The good folks at the Oregon Rural Practice Based Research Network looked through their database of lab results and found 865 patients with laboratory evidence of chronic kidney disease (CKD). Of these, 52% had no documentation of the diagnosis in the chart. CKD in women was missed more often than in men. Importantly, the care of high blood pressure was better in those CKD patients where the provider had documented the diagnosis.
What's going on? Is this just a documentation issue? Probably not. We've seen the same phenomenon in several other clinical settings. It's related to the difficulty of interpreting serum creatinine levels, the complexity and relative newness of the diagnostic criteria for CKD, the permanent brain cramp for all things kidney that medical school renal physiology courses induce, and the presence of the creatinine test in larger panels that are used when kidney disease is not top of mind. So, like the Oregonians, we also found that the number of known CKD cases goes up by 80-100% when the creatinine is systematically looked at (in the form of the estimated GFR value).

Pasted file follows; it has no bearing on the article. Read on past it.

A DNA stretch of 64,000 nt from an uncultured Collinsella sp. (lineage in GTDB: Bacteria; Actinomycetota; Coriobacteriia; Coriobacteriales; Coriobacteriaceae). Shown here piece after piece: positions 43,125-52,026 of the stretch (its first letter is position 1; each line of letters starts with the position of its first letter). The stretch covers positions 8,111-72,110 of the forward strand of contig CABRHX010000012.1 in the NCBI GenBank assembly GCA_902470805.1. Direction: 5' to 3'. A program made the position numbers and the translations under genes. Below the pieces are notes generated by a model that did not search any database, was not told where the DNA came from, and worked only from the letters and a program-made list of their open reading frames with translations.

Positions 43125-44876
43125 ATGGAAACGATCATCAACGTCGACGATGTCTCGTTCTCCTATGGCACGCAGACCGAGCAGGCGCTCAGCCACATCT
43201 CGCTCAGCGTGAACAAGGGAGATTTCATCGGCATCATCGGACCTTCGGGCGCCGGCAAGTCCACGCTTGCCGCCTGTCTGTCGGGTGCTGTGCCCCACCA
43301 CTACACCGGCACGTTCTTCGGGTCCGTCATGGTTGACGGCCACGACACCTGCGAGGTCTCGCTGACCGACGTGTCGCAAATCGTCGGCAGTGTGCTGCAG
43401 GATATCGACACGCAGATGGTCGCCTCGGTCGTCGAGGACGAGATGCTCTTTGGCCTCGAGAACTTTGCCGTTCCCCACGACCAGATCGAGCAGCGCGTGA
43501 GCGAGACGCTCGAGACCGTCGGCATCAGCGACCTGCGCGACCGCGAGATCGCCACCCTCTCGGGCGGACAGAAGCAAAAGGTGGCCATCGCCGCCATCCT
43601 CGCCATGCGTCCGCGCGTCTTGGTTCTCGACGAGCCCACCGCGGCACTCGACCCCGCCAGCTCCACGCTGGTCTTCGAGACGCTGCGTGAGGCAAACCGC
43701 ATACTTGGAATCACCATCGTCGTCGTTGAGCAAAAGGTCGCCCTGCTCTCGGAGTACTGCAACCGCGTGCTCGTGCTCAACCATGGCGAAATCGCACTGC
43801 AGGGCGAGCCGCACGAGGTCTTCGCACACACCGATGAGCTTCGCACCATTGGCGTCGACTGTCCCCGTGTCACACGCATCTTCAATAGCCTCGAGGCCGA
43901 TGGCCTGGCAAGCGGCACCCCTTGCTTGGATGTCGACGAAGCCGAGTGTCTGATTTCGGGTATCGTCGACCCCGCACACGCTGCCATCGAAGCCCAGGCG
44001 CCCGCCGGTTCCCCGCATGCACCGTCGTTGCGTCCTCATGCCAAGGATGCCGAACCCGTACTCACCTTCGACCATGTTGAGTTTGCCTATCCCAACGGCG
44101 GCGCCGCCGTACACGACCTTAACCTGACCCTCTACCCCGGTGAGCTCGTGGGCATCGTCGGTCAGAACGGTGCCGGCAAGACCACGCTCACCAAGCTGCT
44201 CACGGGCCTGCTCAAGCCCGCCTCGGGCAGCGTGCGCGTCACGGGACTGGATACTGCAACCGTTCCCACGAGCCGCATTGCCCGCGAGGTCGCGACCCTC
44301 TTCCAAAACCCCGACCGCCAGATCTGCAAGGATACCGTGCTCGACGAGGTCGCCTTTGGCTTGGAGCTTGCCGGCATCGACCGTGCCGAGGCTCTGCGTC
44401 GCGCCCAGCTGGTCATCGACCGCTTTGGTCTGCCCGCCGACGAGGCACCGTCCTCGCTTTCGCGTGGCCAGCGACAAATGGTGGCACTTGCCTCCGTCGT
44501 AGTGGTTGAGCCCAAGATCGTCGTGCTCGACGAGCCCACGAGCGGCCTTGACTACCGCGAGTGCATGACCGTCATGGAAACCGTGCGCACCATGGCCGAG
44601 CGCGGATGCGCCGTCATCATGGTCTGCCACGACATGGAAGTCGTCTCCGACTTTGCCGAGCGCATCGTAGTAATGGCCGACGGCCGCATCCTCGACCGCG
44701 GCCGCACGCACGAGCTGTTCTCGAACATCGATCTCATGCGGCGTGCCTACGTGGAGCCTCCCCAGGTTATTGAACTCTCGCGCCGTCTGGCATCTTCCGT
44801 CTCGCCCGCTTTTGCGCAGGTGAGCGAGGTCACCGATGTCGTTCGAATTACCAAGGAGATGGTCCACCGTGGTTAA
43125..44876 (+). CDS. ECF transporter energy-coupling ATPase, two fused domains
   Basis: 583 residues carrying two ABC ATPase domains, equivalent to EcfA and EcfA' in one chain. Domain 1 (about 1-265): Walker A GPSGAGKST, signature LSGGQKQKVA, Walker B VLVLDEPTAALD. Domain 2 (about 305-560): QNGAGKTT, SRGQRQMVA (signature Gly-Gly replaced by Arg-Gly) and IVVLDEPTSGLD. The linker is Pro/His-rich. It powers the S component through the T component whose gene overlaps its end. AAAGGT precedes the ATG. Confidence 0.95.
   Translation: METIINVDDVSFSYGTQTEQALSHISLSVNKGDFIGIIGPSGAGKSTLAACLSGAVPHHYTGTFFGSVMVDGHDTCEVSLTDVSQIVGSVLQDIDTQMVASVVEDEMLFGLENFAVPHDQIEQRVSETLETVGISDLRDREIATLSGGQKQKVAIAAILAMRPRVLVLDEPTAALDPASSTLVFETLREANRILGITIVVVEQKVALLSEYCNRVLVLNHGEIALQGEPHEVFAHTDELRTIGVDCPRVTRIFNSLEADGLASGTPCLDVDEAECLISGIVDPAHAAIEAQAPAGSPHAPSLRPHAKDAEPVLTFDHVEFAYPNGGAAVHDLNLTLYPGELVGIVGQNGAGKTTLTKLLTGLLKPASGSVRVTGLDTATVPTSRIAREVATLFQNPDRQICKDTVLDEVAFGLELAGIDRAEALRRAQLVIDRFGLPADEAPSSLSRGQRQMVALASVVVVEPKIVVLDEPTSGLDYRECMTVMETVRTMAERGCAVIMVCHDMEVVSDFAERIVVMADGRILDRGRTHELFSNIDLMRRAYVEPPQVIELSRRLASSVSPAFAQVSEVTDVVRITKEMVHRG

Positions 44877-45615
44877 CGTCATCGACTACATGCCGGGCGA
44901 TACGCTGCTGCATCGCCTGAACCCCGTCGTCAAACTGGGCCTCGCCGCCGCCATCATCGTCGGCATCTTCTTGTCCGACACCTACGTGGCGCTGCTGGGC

You can't engage patients in the care of their kidney problems and prevent end-stage renal disease if you don't even recognize that the patient has kidney disease in the first place! Happily, there are systems to help, and they are effective, easy and inexpensive. Let me know if you want to know more.
Rao MK, Morris CD, O'Malley JP, Davis MM, Mori M, Anderson S. Documentation and management of CKD in rural primary care. Clin J Am Soc Nephrol. 2013 May;8(5):739-48. doi: 10.2215/CJN.02410312. Epub 2013 Jan 31.